I've never really thought about it before but I usually do point my lights downward when I'm on the road. A spot 200L has a usable reach of about 75ft.. Most of the places I ride are rural. I suppose in heavy traffic keeping the light pointed down could be more of an issue. Still, being able to SEE a cyclist on the road in my opinion is a good thing. I guess the cops out in Ca. must be somewhat anal. Out here in Md. people drive around with high beams on and no one seems to give a hoot. That's because so many people are upgrading to brighter head lights nowadays I suppose. Personally, I'm to the point where almost nothing fazes me anymore. I figure it this way, if the cars can do it a cyclist should be able to do it ( use bright lights ) as well. ;)
 

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Cat-man-do said:
...I think I see what you're saying. I have had people flash high beams at me before ( on my bike ) but then again people flash high beams at me when I'm in a car too. People are strange. I've had people wait at stop signs just to see what was coming up the road ( me and my bike lights ). I just think people are surprised and irritated that bikes ( which really do need to be seen..) now have lights that can rival motorcycles and cars.

I've never really thought about it before but I usually do point my lights downward when I'm on the road. A spot 200L has a usable reach of about 75ft.. Most of the places I ride are rural. I suppose in heavy traffic keeping the light pointed down could be more of an issue. Still, being able to SEE a cyclist on the road in my opinion is a good thing. I guess the cops out in Ca. must be somewhat anal. Out here in Md. people drive around with high beams on and no one seems to give a hoot. That's because so many people are upgrading to brighter head lights nowadays I suppose. Personally, I'm to the point where almost nothing fazes me anymore. I figure it this way, if the cars can do it a cyclist should be able to do it ( use bright lights ) as well. ;)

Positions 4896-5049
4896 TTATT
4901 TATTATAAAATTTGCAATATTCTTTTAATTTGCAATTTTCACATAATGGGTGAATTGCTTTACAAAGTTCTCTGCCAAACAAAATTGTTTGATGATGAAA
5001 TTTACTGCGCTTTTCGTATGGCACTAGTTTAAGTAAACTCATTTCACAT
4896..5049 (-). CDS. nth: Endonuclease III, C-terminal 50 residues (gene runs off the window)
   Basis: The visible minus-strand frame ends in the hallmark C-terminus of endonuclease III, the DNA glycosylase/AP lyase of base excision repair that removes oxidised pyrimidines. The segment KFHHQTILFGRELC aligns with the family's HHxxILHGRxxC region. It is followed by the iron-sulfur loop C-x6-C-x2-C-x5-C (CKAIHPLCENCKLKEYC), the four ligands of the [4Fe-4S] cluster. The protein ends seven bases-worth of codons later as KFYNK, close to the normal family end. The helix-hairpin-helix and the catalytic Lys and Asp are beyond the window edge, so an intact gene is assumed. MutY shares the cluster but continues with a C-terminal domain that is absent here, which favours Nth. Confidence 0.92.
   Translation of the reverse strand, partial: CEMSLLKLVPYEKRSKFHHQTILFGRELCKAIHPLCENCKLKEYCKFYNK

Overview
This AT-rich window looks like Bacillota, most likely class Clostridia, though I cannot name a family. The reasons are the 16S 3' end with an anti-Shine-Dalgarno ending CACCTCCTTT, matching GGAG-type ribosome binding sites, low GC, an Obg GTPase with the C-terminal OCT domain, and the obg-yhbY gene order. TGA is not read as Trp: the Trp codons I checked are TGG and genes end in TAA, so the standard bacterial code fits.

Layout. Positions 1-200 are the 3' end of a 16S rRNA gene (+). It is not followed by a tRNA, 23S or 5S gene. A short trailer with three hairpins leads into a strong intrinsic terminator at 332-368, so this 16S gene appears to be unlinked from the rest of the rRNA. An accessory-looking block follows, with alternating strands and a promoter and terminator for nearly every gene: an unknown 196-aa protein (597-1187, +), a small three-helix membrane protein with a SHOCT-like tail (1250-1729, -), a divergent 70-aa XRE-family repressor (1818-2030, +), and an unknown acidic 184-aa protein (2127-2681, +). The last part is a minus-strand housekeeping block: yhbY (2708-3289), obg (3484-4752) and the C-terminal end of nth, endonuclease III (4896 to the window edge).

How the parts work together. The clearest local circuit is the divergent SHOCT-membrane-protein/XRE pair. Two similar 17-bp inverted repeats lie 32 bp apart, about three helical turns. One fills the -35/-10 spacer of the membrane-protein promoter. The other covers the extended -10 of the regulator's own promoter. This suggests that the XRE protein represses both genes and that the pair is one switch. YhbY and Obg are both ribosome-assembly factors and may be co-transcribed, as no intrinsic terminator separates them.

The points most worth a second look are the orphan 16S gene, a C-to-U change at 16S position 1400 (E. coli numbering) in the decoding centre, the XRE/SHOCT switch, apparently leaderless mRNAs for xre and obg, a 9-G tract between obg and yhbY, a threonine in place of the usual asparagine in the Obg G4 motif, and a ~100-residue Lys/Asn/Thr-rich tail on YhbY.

You don't have to angle down much to turn your light from blinding to bright, which is what you want. If you point it so the edge of the beam is 40 or so feet ahead, you can see the road, and be seen. With two (one high, one low) you get a great view of the road, and what's in the distance. You just have to 'hand dim' the high pointed light to be polite.

It seems that fewer people around here are driving with their highs on all the time, still enough to make you wonder how stupid people can be, "But I can see so much better. Who cares if I blind someone and they drift into my lane." Bright, HID type lights, are legal for low beam headlights in CA, but only if correctly adjusted like regular headlights- down and to the right. You can also use them for high beams, but are supposed to dim them for oncoming traffic. You can even have auxiliary lights (fog or driving lights), but for some reason you can never have more than 6 lights on the front of a car illuminated at once on a public road. Off road you can have as many as you want.